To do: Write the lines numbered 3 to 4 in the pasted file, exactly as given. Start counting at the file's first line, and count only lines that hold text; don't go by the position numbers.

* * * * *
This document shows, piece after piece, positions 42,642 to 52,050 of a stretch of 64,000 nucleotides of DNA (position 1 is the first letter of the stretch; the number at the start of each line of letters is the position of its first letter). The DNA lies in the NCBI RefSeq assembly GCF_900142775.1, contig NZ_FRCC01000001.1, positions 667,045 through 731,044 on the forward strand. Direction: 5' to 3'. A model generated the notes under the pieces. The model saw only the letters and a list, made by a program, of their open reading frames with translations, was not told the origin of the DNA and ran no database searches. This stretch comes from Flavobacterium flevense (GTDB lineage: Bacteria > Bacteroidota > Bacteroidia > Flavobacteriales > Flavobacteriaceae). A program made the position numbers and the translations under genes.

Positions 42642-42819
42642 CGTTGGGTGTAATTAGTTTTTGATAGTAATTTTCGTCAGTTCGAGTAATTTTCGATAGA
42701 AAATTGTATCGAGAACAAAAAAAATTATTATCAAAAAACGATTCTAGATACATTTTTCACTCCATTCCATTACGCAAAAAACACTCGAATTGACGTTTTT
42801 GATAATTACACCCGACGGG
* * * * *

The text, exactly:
42642 CGTTGGGTGTAATTAGTTTTTGATAGTAATTTTCGTCAGTTCGAGTAATTTTCGATAGA
42701 AAATTGTATCGAGAACAAAAAAAATTATTATCAAAAAACGATTCTAGATACATTTTTCACTCCATTCCATTACGCAAAAAACACTCGAATTGACGTTTTT